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Securing raw materials: Challenges and strategies for Germany’s economy

Minerals and metals like lithium and copper are crucial, but rare earths such as scandium, cerium, promethium, terbium and thulium are equally essential. While rare earths aren’t as scarce as their name implies — with thulium even more common than gold — their economic viability for mining depends on finding significant deposits.

A recent study by IW Consult at the German Economic Institute and Fraunhofer Systems and Innovation Research (ISI) examined Germany’s reliance on these rare earths, copper, and lithium imports to gauge their significance to the economy. The findings reveal a substantial impact, with nearly a third of Germany’s manufacturing sector value linked to copper, a tenth to lithium-containing goods, and over a fifth to rare earths.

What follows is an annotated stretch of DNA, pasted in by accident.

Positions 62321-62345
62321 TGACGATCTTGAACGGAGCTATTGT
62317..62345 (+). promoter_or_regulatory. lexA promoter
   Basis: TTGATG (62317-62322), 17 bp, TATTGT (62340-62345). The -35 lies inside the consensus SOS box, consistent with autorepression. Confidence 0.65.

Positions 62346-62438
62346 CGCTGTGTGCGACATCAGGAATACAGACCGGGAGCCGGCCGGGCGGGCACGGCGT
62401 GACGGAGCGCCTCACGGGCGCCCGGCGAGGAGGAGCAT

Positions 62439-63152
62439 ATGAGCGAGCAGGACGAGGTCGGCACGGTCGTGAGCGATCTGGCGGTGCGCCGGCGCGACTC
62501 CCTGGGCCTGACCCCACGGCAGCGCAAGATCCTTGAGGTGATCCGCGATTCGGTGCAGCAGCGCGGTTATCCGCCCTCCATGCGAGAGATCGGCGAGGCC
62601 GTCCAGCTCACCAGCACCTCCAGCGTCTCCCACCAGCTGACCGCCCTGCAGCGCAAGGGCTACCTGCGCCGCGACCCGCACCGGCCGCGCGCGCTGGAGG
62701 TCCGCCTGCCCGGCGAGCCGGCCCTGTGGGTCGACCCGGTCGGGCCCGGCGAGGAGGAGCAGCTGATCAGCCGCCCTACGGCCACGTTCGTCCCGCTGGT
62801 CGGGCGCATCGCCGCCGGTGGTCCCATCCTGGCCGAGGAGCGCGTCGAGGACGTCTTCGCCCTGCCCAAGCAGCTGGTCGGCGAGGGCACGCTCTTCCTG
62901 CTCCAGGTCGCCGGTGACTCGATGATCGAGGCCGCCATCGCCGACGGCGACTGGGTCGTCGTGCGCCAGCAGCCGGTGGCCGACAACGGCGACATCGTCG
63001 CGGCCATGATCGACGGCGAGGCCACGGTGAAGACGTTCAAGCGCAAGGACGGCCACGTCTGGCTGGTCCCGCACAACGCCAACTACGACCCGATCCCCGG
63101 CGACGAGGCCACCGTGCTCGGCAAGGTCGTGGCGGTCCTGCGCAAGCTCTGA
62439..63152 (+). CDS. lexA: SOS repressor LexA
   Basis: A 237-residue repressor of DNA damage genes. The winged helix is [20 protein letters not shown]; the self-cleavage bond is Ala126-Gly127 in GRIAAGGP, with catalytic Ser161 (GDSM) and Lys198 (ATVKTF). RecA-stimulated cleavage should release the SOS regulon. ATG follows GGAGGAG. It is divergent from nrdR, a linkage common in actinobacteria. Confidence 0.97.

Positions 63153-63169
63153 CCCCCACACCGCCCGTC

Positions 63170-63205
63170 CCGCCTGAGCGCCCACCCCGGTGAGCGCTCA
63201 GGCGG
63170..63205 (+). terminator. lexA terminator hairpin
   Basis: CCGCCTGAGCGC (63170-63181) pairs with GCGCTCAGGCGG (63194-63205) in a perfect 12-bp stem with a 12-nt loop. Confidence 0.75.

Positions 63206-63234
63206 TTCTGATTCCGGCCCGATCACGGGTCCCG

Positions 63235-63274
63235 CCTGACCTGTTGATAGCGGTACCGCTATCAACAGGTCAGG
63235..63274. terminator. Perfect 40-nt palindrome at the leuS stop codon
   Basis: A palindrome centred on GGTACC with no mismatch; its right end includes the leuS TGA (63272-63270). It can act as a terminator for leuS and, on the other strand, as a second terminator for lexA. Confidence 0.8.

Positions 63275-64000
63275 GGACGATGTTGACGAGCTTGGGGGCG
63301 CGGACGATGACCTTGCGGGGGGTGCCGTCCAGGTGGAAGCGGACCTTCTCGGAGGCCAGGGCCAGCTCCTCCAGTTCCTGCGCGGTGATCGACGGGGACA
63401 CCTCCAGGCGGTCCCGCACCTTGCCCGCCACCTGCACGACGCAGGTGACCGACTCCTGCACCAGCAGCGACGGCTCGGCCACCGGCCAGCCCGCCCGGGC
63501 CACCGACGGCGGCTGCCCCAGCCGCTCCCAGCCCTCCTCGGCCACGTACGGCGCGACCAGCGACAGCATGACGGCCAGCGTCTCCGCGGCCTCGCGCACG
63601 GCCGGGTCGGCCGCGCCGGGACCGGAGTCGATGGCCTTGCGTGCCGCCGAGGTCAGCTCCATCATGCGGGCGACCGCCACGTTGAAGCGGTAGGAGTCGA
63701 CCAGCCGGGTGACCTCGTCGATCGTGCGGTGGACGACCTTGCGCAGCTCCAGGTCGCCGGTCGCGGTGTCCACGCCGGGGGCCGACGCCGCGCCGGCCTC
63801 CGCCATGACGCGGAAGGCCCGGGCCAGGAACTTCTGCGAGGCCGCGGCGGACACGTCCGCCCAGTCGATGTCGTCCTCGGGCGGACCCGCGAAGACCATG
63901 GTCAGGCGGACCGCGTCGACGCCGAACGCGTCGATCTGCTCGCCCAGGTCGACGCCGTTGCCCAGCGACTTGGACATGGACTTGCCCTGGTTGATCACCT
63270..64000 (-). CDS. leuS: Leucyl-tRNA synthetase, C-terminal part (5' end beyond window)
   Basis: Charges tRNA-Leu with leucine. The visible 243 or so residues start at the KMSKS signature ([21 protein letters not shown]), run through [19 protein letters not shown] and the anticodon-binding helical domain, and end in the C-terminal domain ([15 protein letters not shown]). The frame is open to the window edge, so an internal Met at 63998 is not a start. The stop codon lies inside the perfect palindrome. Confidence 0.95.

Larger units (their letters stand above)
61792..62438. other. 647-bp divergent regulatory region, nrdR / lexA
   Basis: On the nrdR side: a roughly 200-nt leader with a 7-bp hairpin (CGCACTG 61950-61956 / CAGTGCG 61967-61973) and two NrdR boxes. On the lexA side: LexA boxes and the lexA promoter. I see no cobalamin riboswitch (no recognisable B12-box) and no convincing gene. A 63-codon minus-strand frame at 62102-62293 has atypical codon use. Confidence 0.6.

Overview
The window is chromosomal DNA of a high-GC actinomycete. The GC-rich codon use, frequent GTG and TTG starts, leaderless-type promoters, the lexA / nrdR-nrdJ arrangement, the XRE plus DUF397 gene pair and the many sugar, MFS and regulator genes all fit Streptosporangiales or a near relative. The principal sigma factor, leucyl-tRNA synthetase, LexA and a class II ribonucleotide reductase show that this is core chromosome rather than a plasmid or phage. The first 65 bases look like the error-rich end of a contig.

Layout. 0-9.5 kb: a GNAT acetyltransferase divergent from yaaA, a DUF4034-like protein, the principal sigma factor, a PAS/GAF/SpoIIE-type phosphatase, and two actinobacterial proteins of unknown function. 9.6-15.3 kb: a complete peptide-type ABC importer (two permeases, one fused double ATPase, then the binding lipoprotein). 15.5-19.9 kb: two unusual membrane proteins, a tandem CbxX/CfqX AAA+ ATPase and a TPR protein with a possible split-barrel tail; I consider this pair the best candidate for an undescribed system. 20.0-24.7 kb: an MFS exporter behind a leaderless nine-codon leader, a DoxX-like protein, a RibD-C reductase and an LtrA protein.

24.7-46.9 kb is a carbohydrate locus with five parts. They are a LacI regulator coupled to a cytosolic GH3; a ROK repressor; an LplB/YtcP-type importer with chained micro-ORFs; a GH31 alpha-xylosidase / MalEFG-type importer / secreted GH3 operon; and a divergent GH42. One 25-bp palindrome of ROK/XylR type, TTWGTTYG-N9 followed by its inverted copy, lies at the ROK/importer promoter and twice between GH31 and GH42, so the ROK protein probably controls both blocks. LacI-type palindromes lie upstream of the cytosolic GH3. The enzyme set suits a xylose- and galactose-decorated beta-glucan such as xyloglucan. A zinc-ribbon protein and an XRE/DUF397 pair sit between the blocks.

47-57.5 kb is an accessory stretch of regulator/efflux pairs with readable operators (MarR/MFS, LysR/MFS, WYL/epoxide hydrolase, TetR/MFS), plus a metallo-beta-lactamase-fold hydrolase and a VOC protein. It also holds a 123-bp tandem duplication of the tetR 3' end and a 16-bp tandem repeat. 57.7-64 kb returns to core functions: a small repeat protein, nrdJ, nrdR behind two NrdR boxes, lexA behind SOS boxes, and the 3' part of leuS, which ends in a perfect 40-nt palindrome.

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The report underscores the market dominance of a few suppliers, primarily China, which holds the largest rare earth deposits. Despite deposits in other countries like Greenland, Canada, and Sweden, China remains the primary source. Consequently, almost a third of Germany’s lithium and 19% of copper and rare earth imports come from sources deemed at risk, including China.

Germany’s reliance on China for rare earths is more significant than its dependence on Russian gas, posing considerable vulnerability due to China’s control over exploration and processing. This dependency is exacerbated by China’s export controls on rare earth minerals and geopolitical tensions impacting trade.

To enhance rare-earth security, experts advocate auditing the entire supply chain, diversifying supplier countries, domestic production strengthening, and bolstering recycling efforts. Failure to address these challenges could endanger Germany’s industrial economy, hindering its climate ambitions and jeopardizing industrial production and job opportunities.

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